Gridlock Guy: Summertime is ‘stalled car’ season

When you are a kid, summertime usually brings thoughts of beaches, barbeques and backyard fun. Not for me. When I was a kid summertime meant sweating in my Dad’s car. No matter how hot it got outside, or how blistering it got inside his car, my father never turned on his air conditioning. Ever.

That probably explains, as I’ve gotten older, why I overuse my car’s AC. I try to avoid having flashbacks to my childhood when my 8-year-old legs would get stuck to my Father’s vinyl seats. Now, I crank that AC up when it hits 70 outside.

In the world of traffic reporters, however, summertime means one thing. Overheated cars.

Yes the season of 90-plus degree temperatures is here and with it, the unofficial start of stalled car season on our interstates.

Its simple really. When the temps go up, people turn on the air conditioning for the first time in months. Unfortunately most drivers don’t make sure that their cars AC system is ready for use. As a result, vehicles that aren’t ready tend to overheat. When they overheat, they stall, and when they stall, they create traffic backups. I’m writing this today in the hope that we can prevent some of these issues.

I called my buddy Steve Braxton from Braxton Automotive Group to get some advice for Atlanta drivers heading into the sweltering summer months.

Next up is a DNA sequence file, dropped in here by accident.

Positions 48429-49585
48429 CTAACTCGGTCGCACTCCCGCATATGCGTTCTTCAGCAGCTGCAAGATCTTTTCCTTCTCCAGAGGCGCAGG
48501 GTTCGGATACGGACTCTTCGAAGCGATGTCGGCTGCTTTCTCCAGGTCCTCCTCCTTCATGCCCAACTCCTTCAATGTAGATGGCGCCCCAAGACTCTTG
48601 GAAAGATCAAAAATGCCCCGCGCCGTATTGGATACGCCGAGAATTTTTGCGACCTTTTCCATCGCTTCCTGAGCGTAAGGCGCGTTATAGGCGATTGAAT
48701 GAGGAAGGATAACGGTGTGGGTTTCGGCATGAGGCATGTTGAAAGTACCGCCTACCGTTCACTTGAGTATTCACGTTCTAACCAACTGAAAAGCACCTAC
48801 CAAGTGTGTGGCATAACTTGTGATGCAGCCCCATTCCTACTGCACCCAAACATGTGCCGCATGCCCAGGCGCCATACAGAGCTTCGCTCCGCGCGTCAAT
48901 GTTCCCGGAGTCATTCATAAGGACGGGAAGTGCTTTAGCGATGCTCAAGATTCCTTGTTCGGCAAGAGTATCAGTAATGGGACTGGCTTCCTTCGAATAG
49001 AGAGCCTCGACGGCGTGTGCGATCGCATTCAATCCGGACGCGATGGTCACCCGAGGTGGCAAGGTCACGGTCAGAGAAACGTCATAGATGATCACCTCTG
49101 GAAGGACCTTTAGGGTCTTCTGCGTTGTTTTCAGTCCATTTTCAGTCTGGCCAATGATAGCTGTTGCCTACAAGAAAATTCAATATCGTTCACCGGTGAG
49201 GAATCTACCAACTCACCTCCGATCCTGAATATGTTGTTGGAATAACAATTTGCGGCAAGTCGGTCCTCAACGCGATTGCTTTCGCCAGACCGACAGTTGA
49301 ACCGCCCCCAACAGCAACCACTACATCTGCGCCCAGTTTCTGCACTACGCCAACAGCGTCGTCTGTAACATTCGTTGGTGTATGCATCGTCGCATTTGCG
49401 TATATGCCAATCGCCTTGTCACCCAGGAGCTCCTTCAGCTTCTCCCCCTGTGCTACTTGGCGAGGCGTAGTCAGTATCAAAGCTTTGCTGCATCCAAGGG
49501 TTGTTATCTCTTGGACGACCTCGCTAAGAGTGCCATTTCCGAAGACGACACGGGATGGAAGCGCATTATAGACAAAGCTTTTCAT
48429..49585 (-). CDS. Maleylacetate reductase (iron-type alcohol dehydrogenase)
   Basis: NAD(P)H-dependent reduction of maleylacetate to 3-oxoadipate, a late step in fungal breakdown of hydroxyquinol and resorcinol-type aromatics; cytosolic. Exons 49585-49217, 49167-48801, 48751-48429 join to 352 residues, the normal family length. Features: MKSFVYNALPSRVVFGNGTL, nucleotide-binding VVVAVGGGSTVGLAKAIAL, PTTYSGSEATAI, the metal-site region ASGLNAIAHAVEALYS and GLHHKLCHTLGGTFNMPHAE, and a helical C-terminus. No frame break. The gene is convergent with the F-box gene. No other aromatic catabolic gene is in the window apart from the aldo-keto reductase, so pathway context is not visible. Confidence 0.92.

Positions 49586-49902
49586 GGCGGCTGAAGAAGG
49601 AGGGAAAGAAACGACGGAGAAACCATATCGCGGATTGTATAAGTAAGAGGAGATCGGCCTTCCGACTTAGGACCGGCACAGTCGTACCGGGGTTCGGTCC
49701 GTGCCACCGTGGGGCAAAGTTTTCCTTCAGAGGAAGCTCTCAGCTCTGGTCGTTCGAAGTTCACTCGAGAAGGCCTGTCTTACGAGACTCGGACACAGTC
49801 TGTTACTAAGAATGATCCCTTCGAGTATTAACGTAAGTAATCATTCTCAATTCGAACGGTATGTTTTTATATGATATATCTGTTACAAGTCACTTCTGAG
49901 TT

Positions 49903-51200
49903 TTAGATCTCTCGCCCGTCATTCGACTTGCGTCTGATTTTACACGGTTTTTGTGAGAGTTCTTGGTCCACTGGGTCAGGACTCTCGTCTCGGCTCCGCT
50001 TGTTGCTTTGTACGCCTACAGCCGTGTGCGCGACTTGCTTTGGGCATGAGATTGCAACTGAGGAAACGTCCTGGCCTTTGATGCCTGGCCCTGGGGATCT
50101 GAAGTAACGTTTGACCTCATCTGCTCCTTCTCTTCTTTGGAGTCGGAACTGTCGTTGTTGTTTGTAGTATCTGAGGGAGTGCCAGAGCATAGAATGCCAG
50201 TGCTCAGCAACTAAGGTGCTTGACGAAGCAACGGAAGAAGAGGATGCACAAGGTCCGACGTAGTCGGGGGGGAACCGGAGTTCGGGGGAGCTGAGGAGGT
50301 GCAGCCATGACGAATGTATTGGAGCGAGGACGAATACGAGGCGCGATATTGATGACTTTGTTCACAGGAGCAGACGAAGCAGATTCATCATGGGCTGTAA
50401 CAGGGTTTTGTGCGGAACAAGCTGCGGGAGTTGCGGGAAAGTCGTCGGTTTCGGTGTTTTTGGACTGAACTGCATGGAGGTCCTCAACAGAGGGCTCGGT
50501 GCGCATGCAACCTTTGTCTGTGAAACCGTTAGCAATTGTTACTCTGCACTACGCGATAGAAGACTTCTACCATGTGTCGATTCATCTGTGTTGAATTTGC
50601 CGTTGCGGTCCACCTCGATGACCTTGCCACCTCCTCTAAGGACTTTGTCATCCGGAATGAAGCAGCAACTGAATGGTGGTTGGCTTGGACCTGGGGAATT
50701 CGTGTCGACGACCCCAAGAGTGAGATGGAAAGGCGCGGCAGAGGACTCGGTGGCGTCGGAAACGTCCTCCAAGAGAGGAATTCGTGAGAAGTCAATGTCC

“The number one thing people should do is, take their vehicle in and have all the fluids checked on it,” Braxton said. “Particularly the engine coolant.”

In addition to coolant, Braxton suggests to make sure your car has enough oil.

“Engine oil is used not only as a lubricant,” Braxton said. “But also as a coolant for the engine. It’s very important.”

I’m sure a lot of you reading this started using you car’s AC when the temps hit 80, I know I did. It might have worked fine then, but as the mercury tops 90, it becomes a whole new ballgame.

“What typically will happen when the temps hit the 90s people will say ‘oh my gosh its not cooling well’” Braxton said. “Your air conditioning might work perfectly well in the 80 degree temperature range, but when it hits 90 everything needs to be functioning properly.”

If all of your fluids are fine and your air conditioning is working perfectly, Braxton offers another piece of sound advice to keep yourself cool during your daily commute.

“Use the recirculation button in your car. Make sure it is on,” Braxton said. “That way your car won’t suck in the hot the air from outside. It will recirculate the air from inside.”

Or, you can be like my Dad, and just ignore the fact that your car even has air conditioning.